Descartes meditation

Descartes meditation

Not a. He can conceive of himself existing without a body, but cannot conceive of himself existing without thought.

Descartes meditation 6

For whether I am awake or asleep, two plus three makes five, and a square has only four sides. But is it still the same wax? However, someone who wants to know more than the common crowd should be ashamed to base his doubts on ordinary ways of talking. Various "theologians and philosophers" gathered by Descartes' friend and principal correspondent, Friar Marin Mersenne — second set of objections The theologian and logician Antoine Arnauld — fourth set The philosopher Pierre Gassendi — fifth set Descartes wrote that all of these could be easily dismissed. Some people would deny the existence of such a powerful God rather than believe that everything else is uncertain. Whenever I bring to mind my old belief in the supreme power of God, I have to admit that God could, if he wanted to, easily make me go wrong even about things that I think I see perfectly clearly. My errors, that is, depend on both a my intellect and b my will. The longer and more carefully I examine all these points, the more clearly and distinctly I recognize their truth. If I am a dependent being, I need to be continually sustained by another. These properties must be something, not pure nothing: whatever is true is something; and these properties are true because I am clearly aware of them.

So material things exist and contain the properties essential to them. But there is a supremely powerful and cunning deceiver who deliberately deceives me all the time! But before examining this point more carefully and investigating other truths that may be derived from it, I want to pause here and spend some time contemplating God; to reflect on his attributes and to gaze with wonder and adoration on the beauty of this immense light, so far as the eye of my darkened intellect can bear it.

descartes meditations summary pdf

In these misuses of freedom of choice lies the deprivation that accounts for error. If they are false — that is, if they represent non-things — then they are in me only because of a deficiency or lack of perfection in my nature, which is to say that they arise from nothing; I know this by the natural light.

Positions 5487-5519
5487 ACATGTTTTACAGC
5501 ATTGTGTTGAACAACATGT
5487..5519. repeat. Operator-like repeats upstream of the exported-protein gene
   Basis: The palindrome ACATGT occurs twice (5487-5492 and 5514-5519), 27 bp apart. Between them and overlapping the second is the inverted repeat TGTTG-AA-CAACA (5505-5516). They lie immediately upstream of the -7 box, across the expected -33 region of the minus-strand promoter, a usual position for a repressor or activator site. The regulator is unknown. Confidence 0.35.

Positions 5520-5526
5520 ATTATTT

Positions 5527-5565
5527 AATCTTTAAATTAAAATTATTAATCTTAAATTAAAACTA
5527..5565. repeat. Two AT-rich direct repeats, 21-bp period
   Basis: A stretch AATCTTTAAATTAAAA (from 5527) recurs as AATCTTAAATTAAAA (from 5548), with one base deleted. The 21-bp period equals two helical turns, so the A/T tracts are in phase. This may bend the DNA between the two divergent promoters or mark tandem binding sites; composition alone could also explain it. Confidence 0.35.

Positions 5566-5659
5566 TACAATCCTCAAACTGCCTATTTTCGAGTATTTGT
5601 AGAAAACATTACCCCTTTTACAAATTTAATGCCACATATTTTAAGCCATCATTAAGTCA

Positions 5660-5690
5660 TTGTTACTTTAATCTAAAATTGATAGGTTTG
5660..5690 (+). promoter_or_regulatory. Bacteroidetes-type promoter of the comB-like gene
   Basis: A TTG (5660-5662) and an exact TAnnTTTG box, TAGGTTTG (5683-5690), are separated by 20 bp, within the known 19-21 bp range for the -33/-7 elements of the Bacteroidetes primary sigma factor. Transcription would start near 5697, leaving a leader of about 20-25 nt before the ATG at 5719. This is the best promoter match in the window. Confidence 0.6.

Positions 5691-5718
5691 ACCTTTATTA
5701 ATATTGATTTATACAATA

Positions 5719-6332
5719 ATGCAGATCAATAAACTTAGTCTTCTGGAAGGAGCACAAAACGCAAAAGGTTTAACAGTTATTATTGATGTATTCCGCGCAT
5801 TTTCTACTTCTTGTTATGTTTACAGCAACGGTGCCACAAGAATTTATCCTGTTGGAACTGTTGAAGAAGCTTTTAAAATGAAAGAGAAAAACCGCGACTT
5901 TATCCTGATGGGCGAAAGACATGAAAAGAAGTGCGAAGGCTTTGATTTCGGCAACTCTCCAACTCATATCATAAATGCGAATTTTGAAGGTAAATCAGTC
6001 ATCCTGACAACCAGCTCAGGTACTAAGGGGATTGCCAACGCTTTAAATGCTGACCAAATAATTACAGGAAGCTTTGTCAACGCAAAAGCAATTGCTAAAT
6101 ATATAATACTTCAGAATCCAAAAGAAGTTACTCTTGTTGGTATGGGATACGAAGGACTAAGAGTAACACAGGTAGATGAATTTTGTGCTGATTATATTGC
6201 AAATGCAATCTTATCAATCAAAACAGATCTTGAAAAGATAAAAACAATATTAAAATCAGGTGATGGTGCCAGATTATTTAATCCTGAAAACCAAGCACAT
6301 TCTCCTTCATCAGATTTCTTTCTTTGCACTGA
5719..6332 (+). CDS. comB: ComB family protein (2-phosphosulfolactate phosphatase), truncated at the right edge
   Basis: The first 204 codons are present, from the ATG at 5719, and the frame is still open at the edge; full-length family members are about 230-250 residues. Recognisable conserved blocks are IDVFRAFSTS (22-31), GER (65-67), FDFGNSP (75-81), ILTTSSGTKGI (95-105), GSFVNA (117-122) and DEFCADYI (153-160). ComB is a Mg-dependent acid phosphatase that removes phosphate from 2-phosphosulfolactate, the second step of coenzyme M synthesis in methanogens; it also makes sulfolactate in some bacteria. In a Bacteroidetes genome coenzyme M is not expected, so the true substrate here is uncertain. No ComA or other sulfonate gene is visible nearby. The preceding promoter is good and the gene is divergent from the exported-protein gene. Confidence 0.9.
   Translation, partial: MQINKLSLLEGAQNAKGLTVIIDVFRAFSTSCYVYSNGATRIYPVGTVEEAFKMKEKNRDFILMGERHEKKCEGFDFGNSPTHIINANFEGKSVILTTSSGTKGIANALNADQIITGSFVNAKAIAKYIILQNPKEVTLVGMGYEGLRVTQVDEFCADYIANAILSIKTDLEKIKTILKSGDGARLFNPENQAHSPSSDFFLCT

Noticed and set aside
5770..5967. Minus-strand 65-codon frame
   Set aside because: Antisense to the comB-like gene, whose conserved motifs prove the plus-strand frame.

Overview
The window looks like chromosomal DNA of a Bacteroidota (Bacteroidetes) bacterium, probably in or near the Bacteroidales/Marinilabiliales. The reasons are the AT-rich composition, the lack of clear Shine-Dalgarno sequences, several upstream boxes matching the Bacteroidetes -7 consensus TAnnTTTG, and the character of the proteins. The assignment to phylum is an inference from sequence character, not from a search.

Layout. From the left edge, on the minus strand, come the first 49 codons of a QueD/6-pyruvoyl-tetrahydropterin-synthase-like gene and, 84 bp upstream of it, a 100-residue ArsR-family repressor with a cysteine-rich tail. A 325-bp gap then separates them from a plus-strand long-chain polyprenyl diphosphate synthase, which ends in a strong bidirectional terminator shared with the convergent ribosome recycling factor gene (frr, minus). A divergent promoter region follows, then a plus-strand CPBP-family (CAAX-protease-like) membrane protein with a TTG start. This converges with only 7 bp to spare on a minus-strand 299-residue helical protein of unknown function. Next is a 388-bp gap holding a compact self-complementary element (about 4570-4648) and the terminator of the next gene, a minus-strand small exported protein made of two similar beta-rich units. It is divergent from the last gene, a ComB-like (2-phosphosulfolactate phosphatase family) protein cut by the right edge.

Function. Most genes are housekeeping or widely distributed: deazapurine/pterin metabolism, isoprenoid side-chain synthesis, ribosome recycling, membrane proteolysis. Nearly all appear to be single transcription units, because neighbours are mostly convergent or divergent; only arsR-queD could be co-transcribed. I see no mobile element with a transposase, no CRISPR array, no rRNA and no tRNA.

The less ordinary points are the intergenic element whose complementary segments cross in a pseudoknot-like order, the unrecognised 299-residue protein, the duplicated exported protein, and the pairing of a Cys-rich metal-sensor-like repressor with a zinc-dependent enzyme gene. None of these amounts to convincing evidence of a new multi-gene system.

Descartes meditation 4

But I used also to believe that my ideas came from things outside that resembled them in all respects. Nor can I reasonably complain that God gave me a will that extends more widely than my intellect. But any idea that has representative reality must surely come from a cause that contains at least as much intrinsic reality as there is representative reality in the idea. And this is what I call having a mental image. Does this show that my making mistakes is better than my not doing so? God exists. Since Descartes wishes to reject any belief that could be false, that he could be mistaken about, he rejects even these beliefs. Eventually we must reach the ultimate cause, and this will be God. First, he notes that it is very possible that his limited knowledge prevents him from understanding why God chose to create him so he could make mistakes. In other words, everything has a place on the hierarchy of reality. But it is also true that the idea of heat or of a stone can be caused in me only by something that contains at least as much reality as I conceive to be in the heat or in the stone.

And therefore, given that I am a thinking thing and have within me some idea of God, the cause of me — whatever it is — must itself be a thinking thing and must have the idea of all the perfections that I attribute to God.

When asking whether God's works are perfect, I ought to look at all of them together, not at one isolation. Similarly, the natural impulses that I have been talking about, though they seem opposed to my will, come from within me; which provides evidence that I can cause things that my will does not cause.

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Meditations on First Philosophy by Rene Descartes